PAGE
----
Elder Oshkabewisens, TNWSG Wisdom Keepers, who is originally from Wikwemikong First Nation on Manitoulin Island, shared her traditional knowledge and cultural teachings with everyone during the gathering. She is a fluent Indigenous speaker of the Wikwemikong First Nation dialect and led various ceremonies using her original language.

“I feel like I am a walking on air to be here among our Elders and community members. I feel fulfilled and proud to see everyone here wanting to learn more about their language and their culture. Language is only part of our culture. We also share stories, teachings and lessons among one another,” said Elder Oshkabewisens.

The event included storytelling by Elders, traditional teachings for adults and for children, daily traditional ceremonies, tipi raising and teachings, trapper tent setup and teachings, tea boiling, children’s painting, nature walks and scavenger hunts.

A language Bingo that used traditional language and teachings drew many participants and the making of traditional crafts, including shakers and dreamcatchers, provided hands-on knowledge.

The three-day event also featured many opportunities for sharing circles, and fireside gatherings with participants, as well as traditional drumming and singing and modern singing and guitar performances by David Batisse of Matachewan First Nation and Sally Susan Mathias Martel (Marcia Brown-Martel) of Beaverhouse First Nation.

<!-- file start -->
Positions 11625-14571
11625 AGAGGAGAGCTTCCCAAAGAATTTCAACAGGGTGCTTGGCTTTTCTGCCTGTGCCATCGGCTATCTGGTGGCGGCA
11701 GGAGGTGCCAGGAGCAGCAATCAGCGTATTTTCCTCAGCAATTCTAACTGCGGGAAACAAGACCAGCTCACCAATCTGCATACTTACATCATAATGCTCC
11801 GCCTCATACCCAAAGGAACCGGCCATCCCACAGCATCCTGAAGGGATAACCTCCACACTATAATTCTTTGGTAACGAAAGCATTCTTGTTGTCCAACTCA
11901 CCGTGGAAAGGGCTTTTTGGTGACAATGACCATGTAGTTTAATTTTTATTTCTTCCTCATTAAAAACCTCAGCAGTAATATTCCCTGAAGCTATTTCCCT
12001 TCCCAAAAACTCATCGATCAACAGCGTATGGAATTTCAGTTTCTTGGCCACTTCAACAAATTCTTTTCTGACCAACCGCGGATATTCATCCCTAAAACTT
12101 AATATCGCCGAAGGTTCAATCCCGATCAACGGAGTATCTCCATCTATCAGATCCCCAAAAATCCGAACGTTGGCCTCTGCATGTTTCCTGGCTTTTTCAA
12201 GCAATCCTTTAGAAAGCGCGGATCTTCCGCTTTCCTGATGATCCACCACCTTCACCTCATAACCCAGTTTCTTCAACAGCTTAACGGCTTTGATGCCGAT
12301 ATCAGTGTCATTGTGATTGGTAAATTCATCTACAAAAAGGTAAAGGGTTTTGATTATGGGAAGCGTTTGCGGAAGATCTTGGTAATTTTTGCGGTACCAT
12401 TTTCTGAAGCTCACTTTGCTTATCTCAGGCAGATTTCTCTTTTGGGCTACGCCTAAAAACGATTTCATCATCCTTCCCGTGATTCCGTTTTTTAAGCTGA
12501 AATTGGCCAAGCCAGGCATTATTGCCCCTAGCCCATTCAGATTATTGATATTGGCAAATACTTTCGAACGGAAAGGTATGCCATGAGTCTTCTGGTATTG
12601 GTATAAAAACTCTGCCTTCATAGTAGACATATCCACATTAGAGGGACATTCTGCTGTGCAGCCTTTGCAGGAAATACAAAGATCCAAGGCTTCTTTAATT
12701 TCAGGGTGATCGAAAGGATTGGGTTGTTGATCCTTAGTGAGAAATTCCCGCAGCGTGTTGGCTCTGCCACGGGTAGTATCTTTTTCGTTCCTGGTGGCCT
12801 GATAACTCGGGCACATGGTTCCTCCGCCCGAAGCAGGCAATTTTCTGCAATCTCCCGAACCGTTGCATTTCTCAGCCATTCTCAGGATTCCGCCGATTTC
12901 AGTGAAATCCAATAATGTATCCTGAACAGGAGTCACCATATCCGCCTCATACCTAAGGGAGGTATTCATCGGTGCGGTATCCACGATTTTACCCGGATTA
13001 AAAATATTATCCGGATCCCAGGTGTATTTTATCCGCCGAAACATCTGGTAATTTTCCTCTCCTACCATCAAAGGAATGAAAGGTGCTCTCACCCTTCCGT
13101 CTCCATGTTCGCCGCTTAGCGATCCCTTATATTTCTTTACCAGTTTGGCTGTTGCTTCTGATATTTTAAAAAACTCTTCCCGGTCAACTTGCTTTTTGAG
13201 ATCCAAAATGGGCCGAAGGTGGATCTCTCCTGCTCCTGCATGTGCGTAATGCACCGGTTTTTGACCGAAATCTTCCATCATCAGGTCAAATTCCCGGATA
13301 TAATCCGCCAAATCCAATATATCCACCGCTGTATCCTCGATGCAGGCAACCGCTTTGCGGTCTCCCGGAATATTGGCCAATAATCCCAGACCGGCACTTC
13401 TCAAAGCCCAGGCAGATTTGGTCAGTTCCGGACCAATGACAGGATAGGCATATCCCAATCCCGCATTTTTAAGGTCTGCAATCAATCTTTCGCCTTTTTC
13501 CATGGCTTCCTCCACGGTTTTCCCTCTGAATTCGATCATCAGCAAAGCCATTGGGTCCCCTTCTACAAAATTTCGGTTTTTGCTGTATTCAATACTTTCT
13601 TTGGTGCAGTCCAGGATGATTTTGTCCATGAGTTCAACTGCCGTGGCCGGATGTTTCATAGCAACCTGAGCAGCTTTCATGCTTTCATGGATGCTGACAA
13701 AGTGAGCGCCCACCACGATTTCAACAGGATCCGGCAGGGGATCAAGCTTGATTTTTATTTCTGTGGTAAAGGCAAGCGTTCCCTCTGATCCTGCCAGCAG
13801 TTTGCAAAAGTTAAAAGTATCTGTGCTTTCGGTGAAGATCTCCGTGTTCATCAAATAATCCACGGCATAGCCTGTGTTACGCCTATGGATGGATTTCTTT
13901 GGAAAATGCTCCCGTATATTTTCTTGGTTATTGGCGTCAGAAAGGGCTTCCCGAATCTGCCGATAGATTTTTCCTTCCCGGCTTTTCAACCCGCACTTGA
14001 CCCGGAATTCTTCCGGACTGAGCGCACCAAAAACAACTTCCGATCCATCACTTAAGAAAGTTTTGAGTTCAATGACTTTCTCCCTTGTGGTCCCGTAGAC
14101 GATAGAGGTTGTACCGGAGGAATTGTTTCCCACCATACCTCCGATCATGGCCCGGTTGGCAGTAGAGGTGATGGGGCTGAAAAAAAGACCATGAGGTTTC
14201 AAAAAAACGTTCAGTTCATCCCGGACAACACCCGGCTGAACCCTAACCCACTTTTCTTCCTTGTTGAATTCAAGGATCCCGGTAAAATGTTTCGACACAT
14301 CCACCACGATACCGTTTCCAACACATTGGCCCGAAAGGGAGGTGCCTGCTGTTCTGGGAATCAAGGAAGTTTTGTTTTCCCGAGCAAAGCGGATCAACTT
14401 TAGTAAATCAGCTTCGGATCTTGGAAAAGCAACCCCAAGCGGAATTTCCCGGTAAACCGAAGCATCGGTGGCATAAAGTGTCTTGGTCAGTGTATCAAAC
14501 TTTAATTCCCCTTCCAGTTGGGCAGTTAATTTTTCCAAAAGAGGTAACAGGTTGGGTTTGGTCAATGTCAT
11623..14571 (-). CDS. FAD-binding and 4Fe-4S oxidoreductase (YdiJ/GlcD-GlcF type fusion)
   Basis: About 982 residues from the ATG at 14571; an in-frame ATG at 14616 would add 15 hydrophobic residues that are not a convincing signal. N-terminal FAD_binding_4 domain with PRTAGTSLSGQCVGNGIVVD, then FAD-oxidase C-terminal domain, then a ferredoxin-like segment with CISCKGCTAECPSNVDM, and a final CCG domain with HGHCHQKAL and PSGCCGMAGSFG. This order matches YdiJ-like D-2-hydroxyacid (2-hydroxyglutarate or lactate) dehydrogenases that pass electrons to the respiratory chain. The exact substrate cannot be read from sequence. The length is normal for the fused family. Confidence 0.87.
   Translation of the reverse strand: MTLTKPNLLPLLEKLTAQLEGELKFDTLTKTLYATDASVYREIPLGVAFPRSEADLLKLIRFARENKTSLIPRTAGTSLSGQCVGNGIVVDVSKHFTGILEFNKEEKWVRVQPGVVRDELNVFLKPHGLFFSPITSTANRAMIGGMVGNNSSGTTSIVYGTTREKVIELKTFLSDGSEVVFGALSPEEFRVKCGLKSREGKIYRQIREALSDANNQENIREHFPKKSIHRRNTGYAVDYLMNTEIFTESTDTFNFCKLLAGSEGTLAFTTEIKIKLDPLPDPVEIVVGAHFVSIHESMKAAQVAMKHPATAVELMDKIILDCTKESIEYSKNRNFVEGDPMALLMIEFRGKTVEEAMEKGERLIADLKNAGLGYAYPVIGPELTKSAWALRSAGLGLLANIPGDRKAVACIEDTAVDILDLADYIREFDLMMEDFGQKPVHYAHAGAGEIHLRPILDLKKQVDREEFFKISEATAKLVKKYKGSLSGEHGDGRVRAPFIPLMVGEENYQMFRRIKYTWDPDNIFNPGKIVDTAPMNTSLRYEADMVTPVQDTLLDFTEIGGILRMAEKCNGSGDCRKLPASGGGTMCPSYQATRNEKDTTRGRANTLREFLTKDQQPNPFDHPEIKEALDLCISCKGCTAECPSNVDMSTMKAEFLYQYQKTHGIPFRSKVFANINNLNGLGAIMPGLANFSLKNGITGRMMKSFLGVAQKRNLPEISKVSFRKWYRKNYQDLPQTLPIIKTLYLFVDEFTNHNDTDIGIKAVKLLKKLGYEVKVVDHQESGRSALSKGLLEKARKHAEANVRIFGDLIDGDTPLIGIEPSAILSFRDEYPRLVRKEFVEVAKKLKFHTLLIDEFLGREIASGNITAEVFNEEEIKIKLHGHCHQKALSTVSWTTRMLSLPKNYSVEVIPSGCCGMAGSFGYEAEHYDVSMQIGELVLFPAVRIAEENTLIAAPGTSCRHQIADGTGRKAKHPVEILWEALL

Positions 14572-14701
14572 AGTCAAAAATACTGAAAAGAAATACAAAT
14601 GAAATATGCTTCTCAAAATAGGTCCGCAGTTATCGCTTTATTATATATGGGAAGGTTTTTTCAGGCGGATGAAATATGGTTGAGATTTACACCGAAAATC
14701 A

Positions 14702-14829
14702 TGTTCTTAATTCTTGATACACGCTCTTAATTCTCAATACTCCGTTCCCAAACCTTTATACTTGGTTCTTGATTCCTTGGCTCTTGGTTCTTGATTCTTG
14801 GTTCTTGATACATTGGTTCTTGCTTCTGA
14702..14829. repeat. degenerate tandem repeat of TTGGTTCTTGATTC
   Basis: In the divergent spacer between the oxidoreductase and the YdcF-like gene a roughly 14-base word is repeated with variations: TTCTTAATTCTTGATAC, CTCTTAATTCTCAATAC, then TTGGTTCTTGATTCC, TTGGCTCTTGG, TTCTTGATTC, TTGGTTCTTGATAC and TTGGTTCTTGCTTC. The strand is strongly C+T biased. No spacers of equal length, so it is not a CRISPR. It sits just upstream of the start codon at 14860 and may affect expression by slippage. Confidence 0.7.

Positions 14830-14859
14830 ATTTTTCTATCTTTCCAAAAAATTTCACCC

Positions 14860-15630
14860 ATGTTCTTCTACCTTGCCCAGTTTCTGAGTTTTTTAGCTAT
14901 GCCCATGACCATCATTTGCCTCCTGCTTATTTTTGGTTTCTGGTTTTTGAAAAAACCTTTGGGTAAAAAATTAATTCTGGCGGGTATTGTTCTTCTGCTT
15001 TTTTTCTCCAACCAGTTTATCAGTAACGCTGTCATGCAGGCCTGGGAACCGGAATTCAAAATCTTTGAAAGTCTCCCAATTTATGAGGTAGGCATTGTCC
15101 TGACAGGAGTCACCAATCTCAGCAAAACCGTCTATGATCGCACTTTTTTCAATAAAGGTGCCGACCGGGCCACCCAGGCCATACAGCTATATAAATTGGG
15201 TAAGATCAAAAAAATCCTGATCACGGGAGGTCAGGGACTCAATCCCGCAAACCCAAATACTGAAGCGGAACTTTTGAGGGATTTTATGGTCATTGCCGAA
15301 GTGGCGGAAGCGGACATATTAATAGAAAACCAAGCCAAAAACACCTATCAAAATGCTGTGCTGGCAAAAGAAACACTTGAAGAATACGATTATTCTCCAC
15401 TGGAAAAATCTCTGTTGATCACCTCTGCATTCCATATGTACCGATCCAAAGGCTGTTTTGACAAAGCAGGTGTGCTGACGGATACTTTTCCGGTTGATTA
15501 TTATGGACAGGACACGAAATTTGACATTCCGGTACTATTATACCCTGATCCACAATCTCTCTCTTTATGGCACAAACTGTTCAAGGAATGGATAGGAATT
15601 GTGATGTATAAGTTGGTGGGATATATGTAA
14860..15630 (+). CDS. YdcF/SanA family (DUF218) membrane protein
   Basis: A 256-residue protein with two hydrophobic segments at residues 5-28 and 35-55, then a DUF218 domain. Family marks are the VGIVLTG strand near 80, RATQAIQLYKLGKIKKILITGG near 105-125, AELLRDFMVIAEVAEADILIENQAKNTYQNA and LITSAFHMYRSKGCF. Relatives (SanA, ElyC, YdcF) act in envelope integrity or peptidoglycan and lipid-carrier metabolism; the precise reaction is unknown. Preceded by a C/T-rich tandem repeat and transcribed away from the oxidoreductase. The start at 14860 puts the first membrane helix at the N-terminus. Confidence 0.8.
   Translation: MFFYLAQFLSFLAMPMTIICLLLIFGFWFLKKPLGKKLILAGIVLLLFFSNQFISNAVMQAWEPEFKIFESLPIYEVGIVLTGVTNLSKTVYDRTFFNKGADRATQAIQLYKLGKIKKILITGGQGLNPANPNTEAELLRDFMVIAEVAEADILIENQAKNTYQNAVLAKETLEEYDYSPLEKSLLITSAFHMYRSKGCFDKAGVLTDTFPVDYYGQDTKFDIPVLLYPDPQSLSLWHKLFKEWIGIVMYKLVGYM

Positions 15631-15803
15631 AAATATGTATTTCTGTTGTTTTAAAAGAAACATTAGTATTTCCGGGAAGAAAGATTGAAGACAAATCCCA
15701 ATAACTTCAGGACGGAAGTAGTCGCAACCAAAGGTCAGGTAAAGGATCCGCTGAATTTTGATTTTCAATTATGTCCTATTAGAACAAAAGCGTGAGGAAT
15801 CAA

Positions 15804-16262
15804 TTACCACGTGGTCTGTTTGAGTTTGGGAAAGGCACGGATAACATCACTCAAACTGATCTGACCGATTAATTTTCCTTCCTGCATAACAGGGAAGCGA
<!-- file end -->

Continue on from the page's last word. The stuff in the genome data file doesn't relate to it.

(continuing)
Elder Vina Hendrix of Matachewan First Nation made a great effort to attend the event on a fast flight from her attendance at a cultural and language gathering in Fort Albany First Nation on the James Bay Coast. She is renowned for her knowledge of the Ojibway language, traditions and culture.

“Life is so different up north compared to what we have here in the south. Hearing the Cree speak and use the language while on the land reminded me of what life was like when I was a child and it felt good,” said Hendrix.

“They are more connected to language and the land up there and that is what I would like to see our people move towards here. The gathering we have here is making that happen and I hope it keeps going on. Meegwetch to all the organizers and funders for making this possible.”

The organizers are hopeful that they can turn this into a regular gathering with events that take place during the four seasons and give Elders an opportunity to share stories and activities that go with every part of the year.